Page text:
Medicinal alcohol and Prohibition

The Eighteenth Amendment to the Constitution, which banned the “manufacture, sale, or transportation of intoxicating liquors,” took effect on January 16, 1920. It became known as the National Prohibition or Volstead Act. This new law required physicians to obtain a special permit from the prohibition commissioner in order to write prescriptions for liquor. The patient could then legally buy liquor from the pharmacy or the physician. However, the law also regulated how much liquor could be prescribed to each patient. There were no provisions for the prescription of beer.

Official prescription pad for medicinal alcohol issued to Dr. W.W.F. Dykes, 1933
prescription forms and stubs for medicinal alcohol, 1933


In the 1920s, alcohol was known as an ancient therapy that still held medical value with some physicians. It was widely used through the 19th century, although its scientific value was beginning to be questioned by the turn of the 20th century. Part of its popularity was due to its low cost and availability. It was used as a tonic, stimulant, preventive measure, and even as a cure for acute illnesses. Whiskey and brandy were used most often, but use generally varied considerably from physician to physician. Alcohol was prescribed for a variety of ailments including anemia, high blood pressure, heart disease, typhoid, pneumonia, and tuberculosis. Physicians believed it stimulated digestion, conserved tissue, was helpful for the heart, and increased energy. Patients of all ages used alcohol. A common adult dose was about 1 ounce every 2-3 hours. Child doses ranged from 1/2 to 2 teaspoons every three hours.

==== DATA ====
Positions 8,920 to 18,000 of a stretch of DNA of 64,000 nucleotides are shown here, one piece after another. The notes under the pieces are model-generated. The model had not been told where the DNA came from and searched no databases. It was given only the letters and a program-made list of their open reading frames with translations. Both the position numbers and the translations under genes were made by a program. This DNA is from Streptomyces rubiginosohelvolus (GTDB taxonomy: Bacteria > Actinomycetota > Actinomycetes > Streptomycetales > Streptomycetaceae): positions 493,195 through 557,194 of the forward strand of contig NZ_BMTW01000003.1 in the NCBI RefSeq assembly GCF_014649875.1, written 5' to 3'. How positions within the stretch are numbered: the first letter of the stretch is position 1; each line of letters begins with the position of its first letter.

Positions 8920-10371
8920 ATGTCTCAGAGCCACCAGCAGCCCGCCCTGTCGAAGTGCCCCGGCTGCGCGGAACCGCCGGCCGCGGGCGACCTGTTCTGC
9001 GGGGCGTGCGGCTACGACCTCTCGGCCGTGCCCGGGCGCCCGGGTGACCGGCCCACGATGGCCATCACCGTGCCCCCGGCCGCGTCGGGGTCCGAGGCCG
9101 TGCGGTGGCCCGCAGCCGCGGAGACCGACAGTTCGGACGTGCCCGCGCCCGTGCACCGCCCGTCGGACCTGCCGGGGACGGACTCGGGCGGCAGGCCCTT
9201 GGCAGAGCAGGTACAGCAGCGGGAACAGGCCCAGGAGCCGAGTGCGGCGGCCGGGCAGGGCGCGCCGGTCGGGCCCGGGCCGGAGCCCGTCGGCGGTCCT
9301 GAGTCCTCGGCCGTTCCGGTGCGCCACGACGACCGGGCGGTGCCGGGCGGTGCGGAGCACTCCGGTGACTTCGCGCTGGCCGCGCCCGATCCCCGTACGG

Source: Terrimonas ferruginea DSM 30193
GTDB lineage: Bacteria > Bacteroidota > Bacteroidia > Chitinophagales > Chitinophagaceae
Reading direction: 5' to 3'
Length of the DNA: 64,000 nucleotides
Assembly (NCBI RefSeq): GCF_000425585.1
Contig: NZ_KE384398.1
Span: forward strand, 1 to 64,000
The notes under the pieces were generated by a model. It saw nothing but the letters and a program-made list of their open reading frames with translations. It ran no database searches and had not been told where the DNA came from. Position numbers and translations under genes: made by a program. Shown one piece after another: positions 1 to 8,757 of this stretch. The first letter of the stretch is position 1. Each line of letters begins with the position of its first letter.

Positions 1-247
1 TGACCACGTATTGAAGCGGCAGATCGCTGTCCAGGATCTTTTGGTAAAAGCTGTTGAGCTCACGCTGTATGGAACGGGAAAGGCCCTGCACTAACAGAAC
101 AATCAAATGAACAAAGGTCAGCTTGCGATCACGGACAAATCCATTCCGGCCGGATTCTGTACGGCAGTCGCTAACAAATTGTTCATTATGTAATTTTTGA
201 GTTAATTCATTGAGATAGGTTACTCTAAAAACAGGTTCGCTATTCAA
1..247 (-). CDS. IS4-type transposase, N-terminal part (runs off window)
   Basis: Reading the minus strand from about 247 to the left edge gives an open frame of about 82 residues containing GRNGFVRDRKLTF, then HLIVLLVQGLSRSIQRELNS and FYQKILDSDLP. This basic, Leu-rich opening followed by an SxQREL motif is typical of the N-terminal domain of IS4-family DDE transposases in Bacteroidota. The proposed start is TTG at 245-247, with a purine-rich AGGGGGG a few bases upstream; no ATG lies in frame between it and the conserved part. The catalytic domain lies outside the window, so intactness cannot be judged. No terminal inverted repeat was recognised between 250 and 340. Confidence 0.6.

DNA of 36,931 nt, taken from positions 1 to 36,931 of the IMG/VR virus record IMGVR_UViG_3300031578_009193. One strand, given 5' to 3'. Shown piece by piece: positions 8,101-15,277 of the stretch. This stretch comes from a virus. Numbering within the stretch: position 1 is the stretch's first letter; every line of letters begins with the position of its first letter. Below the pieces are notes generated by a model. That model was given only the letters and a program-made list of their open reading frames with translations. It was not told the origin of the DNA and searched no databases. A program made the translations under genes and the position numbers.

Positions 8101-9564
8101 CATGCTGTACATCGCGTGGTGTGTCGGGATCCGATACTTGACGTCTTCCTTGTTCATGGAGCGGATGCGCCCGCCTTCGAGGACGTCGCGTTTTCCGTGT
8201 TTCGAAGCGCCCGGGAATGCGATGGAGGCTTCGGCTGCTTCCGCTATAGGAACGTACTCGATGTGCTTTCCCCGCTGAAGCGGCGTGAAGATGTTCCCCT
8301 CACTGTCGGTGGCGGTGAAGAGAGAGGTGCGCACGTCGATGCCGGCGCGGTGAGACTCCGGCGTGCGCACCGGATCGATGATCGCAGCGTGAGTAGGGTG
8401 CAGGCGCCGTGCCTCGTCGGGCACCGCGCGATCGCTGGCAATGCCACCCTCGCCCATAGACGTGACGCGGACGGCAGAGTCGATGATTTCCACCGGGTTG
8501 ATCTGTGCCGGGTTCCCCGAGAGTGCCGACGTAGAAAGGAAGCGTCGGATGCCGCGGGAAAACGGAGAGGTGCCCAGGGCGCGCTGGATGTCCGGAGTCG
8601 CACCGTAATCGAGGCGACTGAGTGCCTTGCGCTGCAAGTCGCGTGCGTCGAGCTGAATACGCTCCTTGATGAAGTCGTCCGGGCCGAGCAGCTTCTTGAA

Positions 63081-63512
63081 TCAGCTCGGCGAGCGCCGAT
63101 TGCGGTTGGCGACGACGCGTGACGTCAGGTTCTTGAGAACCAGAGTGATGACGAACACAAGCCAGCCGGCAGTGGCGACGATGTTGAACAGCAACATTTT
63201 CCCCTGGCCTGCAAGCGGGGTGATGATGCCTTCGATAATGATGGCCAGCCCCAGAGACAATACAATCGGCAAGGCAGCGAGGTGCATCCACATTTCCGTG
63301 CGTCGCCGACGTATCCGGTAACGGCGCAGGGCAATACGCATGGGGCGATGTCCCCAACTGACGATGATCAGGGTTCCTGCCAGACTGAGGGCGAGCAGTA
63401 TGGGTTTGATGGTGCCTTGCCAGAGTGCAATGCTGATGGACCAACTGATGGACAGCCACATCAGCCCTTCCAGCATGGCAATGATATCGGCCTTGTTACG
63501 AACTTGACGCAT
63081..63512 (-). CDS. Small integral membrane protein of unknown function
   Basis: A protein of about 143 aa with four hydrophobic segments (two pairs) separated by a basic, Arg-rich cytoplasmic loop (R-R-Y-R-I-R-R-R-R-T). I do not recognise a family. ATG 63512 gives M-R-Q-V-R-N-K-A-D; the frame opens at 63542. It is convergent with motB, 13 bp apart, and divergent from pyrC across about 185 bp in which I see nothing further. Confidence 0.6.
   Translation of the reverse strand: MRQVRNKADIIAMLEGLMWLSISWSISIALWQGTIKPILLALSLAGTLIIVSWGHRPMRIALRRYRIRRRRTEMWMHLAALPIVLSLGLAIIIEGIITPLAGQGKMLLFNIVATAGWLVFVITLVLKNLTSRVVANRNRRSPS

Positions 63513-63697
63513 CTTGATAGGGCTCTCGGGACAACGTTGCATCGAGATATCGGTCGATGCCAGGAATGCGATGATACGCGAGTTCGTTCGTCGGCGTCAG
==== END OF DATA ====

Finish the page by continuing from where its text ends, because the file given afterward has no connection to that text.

prescription book of Dr. Dykes, 1928

In addition to their right to prescribe alcohol for its therapeutic value, American physicians also united to protest the encroachment of Congress on their right as doctors to treat their patients with whatever means they deemed necessary. They were not fighting against prohibition, but against the government’s growing jurisdiction over their practice of medicine.

Although the medical community tried to win back their autonomy through numerous court cases, appeals, and resolutions, none of them were successful. Prohibition was finally repealed by the 21st Amendment on December 5, 1933.

This struggle over the Volstead Act marked the first time that the medical community had taken a stance against federal legislation. Previous laws concerning health and medicine had been largely supported by the nation’s medical community. The unsuccessful protest of physicians during prohibition began a new phase in government regulation of medical practice. Modern parallels can be seen in the debate about medicinal marijuana and mandatory health insurance. These laws, like the National Prohibition Act, will affect the interaction of physicians with their patients.


Appel, Jacob. 2008. Physicians are not Bootleggers: The short, particular life of the medicinal alcohol movement. Bulletin of the History of Medicine 82: 355-386.

Rothstein, William G. 1972. American Physicians of the Nineteenth Century. Baltimore: Johns Hopkins University Press.